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A blog on financial markets and their regulation
Last week, I found myself involved in a discussion arguing that systemic risk regulation is not the same as the pursuit of financial stability. This discussion helped to clarify my own thoughts on the subject.
There is no doubt that financial stability is currently a highly politically correct term: according to a working paper published by the International Monetary Fund (IMF) a year ago, the number of countries publishing financial stability reports increased from 1 in the mid 1990s to 50 by the mid 2000s and rose further to 80 in 2011. India and the United States have been among those that joined the bandwagon after the global financial crisis. Meanwhile the Financial Stability Board (which was first set up under a slightly different name after the Asian Crisis) has now been transformed into the apex forum for governing global financial regulation.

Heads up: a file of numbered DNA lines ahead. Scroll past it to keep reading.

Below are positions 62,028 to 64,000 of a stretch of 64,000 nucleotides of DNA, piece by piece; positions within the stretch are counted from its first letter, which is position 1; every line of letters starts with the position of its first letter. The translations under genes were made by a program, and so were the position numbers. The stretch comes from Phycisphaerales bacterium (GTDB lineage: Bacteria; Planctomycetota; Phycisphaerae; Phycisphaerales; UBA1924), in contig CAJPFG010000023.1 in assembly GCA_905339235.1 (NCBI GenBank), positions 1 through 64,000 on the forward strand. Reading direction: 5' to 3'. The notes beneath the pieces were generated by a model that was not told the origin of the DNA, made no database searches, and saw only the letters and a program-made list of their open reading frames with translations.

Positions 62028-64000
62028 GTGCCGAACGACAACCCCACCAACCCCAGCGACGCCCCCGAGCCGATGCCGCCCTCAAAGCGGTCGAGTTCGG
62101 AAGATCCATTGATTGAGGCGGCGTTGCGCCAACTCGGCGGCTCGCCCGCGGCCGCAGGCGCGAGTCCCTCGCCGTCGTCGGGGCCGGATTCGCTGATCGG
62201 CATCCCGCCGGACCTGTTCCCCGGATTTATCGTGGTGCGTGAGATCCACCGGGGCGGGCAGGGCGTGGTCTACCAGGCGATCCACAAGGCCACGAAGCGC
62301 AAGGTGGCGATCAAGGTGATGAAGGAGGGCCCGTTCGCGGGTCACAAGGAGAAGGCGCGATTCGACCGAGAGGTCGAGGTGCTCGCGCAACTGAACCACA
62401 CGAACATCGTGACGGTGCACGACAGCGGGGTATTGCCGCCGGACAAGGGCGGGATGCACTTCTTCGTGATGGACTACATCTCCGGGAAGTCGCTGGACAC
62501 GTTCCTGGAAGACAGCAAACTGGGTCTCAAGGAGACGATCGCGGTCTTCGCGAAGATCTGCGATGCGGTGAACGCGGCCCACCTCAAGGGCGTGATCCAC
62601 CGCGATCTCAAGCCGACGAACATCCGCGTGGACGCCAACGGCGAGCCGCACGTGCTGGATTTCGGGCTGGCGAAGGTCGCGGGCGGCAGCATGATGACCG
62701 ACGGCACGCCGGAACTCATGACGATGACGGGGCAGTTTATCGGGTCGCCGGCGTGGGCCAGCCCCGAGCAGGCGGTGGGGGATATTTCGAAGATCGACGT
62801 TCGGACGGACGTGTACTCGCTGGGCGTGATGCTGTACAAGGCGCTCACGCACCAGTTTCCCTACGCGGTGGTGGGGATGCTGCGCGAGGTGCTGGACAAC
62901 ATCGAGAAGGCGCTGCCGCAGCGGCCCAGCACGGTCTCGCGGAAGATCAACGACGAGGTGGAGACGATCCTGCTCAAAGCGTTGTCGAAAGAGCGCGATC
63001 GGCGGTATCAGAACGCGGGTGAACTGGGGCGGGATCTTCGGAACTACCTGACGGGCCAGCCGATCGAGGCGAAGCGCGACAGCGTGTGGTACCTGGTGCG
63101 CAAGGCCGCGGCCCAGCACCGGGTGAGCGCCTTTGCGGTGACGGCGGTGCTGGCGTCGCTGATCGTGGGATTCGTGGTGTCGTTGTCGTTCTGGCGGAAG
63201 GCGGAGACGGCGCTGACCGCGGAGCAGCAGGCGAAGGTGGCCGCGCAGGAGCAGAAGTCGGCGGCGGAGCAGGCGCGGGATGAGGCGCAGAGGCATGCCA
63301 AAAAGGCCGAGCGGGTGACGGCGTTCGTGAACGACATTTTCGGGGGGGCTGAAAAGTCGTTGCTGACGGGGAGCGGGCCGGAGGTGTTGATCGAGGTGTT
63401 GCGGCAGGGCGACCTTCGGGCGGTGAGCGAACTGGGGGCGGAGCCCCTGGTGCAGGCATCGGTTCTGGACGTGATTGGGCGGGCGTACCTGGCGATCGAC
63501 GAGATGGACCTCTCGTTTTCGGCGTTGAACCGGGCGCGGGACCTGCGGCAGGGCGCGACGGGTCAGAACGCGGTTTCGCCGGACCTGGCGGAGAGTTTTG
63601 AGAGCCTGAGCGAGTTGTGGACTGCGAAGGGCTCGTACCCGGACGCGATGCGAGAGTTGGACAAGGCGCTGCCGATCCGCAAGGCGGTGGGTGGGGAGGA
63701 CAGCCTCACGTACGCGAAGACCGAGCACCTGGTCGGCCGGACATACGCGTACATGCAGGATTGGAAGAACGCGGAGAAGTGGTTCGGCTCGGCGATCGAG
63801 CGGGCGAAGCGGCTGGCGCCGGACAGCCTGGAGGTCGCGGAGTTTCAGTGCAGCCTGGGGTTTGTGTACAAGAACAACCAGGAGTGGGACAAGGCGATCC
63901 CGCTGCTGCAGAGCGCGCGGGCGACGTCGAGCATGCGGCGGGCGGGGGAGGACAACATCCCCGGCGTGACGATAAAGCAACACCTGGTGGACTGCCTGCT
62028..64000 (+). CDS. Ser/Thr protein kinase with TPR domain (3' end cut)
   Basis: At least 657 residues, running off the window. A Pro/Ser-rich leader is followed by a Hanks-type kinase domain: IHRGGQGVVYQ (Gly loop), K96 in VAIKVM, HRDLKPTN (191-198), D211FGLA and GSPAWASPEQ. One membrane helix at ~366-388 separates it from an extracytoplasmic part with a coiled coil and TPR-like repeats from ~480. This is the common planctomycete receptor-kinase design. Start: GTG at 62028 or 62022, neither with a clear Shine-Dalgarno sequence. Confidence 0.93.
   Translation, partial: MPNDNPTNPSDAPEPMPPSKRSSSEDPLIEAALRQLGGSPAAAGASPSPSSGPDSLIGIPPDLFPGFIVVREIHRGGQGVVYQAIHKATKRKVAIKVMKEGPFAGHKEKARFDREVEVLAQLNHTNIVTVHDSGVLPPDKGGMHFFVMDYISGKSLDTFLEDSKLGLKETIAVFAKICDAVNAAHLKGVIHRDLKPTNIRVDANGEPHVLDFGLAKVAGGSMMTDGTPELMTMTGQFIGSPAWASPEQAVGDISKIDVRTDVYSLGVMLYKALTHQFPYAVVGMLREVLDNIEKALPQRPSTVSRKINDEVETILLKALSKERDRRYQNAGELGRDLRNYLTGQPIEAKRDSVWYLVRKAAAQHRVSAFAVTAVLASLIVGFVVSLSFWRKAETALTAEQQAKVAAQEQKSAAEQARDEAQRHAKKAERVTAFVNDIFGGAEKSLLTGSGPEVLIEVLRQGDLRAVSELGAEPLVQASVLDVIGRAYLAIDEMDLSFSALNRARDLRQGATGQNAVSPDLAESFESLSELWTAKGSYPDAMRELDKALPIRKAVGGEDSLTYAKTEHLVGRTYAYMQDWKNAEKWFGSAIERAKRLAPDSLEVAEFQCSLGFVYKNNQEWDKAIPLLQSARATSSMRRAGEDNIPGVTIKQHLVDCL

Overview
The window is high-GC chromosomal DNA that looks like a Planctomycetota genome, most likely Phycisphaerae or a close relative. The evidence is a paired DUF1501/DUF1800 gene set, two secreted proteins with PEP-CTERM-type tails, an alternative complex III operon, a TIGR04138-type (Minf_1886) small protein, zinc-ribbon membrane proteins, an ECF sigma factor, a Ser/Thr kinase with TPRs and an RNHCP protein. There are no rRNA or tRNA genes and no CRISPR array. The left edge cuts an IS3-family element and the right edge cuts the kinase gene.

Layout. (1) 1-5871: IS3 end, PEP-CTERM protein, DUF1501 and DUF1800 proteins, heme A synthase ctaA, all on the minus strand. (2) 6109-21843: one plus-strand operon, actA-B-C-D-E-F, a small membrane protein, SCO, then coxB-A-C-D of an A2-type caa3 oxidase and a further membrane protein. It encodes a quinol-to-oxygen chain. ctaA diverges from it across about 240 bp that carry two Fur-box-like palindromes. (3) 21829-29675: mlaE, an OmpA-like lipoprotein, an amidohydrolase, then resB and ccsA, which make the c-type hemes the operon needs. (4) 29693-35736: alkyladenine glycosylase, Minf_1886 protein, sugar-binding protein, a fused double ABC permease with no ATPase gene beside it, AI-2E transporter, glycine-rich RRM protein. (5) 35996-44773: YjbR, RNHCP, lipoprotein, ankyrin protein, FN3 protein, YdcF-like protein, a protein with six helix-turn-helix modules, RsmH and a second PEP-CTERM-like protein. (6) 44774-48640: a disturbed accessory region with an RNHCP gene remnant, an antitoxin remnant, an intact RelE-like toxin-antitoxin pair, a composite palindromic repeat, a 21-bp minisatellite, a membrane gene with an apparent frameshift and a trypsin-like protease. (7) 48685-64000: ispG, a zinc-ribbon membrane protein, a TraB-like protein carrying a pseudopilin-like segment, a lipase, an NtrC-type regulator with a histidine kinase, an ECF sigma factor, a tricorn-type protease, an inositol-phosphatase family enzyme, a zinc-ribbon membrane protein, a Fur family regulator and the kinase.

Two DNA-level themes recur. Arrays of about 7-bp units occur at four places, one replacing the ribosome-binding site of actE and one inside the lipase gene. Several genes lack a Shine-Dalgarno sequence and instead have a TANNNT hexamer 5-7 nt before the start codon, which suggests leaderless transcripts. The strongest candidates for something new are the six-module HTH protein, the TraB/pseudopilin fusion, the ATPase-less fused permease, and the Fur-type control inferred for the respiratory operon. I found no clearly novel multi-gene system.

Yet, there has been a strong view that the pursuit of financial stability is a mistake. The best known proponent of this view was Hyman Minsky who was fond of saying that financial stability is inherently destabilizing. Post crisis, there has also been a great deal of interest in resilience as opposed to stability. The Macroeconomic Resilience blog has become particularly well known for arguing this case eloquently.
Rather than repeat what has been well articulated by these people, I have chosen to put together a totally politically incorrect table highlighting the contrast between financial stability and financial resilience.
|Financial Stability||Financial Resilience|
|Rigidity and resistance to change||Adaptability and survival amidst change|
|Stasis and Stagnation||Dynamism and progress|
|Too big to fail||Too big to exist|
|Great Moderation||New normal|
|Alan Greenspan||Hyman Minsky|
To my mind, systemic risk regulation is the pursuit not of
financial stability but of financial resilience.